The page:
Jerome Damasco filed a class-action lawsuit against Clearwire Corporation in an Illinois state court. Demasco alleged that Clearwire violated the Telephone Consumer Protection Act by sending unsolicited text messages to cellphone users.
Clearwire offered to settle the suit by giving Damasco and up to ten others $1,500 for each text message received from Clearwire, together with court costs. Clearwire also offered to stop sending unsolicited text messages to mobile subscribers.
Sometimes timing is everything. Clearwire next removed the case to federal court. Damasco then moved for class certification. As it turns out, he waited too long. Clearwire moved to dismiss the case, arguing that the settlement offer eliminated Damasco's personal stake in the case and made his claim moot. The district court dismissed the case, and denied Damasco's motion to reconsider.
Demasco filed an appeal which proved to be unsuccessful. Under Holstein v. City of Chicago, 29 F.3d 1145 (7th Cir. 1994), Clearwire's offer mooted Damasco's claim. The mootness doctrine requires that the parties have a personal stake in the outcome at all stages of the litigation. When the defendant offers to satisfy the plaintiff's entire demand, there is no remaining dispute to litigate.
In the court of appeals, Damasco tried to create an exception to the mootness doctrine in potential class actions where defendants offer relief to named plaintiffs before they have a reasonable opportunity to seek class certification.
Damasco argued that Holstein should be overruled or distinguished. The appeals court recognized that four circuits have disagreed with its approach. Those circuits have ruled that unless there is undue delay, a plaintiff may seek to certify a class even after being offered complete relief.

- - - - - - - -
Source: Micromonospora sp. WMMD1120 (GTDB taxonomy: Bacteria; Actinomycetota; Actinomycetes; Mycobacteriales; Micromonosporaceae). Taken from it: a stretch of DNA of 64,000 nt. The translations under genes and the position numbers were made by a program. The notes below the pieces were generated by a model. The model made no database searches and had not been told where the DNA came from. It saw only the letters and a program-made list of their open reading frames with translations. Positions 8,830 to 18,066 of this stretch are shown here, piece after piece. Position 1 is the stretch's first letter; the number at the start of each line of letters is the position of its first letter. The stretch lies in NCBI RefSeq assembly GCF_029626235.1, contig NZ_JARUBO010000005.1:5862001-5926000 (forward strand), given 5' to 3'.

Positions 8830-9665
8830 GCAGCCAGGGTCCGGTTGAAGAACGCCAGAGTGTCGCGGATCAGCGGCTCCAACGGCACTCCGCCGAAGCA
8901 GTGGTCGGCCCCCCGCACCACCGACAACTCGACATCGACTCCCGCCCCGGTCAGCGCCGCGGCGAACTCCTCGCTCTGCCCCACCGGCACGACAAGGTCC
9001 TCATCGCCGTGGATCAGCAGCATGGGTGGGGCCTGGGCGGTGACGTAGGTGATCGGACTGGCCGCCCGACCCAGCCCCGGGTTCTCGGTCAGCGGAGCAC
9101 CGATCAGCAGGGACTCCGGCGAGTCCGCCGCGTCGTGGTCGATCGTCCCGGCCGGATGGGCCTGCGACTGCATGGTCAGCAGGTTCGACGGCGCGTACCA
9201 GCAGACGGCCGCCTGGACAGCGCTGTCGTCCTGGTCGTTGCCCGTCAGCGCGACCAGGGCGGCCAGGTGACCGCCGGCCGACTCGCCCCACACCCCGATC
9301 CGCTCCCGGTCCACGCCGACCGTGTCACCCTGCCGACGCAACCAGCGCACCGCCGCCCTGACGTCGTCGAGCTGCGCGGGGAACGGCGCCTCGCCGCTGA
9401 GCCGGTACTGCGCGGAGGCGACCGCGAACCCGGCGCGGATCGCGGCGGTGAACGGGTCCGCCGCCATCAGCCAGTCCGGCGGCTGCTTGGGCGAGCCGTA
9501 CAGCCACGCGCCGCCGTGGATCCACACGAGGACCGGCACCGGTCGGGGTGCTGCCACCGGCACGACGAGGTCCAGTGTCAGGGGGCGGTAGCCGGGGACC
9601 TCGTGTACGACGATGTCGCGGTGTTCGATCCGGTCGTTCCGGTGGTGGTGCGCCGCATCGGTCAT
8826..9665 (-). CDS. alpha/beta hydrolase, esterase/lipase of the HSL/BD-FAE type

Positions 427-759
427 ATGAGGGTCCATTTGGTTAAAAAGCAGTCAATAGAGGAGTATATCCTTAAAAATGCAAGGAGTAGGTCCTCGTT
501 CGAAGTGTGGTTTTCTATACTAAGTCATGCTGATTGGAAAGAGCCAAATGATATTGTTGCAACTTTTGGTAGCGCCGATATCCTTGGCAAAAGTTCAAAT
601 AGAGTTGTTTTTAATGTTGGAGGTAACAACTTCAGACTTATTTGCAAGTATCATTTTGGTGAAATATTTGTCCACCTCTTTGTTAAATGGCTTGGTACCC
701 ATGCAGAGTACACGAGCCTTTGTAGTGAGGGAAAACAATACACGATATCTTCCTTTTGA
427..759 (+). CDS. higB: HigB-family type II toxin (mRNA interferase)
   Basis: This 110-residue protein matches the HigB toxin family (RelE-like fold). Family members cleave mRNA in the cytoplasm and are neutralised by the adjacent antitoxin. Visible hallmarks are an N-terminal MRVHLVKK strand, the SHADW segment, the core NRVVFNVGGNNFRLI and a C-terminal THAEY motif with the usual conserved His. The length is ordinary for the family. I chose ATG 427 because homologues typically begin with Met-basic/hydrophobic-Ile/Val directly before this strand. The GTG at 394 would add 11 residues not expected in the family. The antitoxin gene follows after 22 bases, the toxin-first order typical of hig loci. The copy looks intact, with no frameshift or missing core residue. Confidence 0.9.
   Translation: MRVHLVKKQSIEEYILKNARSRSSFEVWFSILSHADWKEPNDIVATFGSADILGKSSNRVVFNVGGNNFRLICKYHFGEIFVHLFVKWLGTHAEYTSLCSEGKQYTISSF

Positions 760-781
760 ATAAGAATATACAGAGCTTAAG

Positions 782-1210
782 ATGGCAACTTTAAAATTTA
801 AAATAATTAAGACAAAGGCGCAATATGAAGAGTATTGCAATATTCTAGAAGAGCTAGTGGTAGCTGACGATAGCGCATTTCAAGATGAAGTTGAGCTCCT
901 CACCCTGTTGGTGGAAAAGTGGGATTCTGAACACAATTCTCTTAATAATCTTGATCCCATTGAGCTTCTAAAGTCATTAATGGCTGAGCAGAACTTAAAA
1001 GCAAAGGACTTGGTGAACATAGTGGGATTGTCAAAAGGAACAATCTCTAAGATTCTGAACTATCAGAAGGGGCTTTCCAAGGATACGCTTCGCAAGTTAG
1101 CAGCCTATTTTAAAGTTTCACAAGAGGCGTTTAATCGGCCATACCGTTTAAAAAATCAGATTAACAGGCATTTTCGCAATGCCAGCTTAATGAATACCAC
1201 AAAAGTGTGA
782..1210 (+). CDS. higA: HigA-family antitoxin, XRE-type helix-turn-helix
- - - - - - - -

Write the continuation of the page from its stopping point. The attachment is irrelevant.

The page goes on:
The court of appeals, however, determined that the exception created by the other circuits was unnecessary. To allow a case to continue in federal court when the sole plaintiff no longer maintains a personal stake defies the limits on federal jurisdiction.
The appeals court stated that the mere fact that the complaint identifies the suit as a class action is not enough, by itself, to keep the case in federal court. There is an easy solution: class-action plaintiffs can move to certify the class at the same time that they file their complaint. This motion, while pending, would protect the class from attempts to settle with the named plaintiffs.
The appeals court also pointed out that counsel can ask the district court to delay its ruling, in order to provide time for additional discovery or investigation.
The court of appeals also reminded district courts that they must engage in a "rigorous analysis" before ruling on class certification.
Damasco also argued that the result would be different if Clearwire had made its offer under Rule 68. This was unavailing. Clearwire made its offer while the case was in state court, and Illinois has no rule similar to F.R.Civ.P. Rule 68.
The appeals court held that the district court did not abuse its discretion in denying Damasco's request for reconsideration. Damasco v. Clearwire Corporation, 652 F.3d 891 (7th Cir. 2011)
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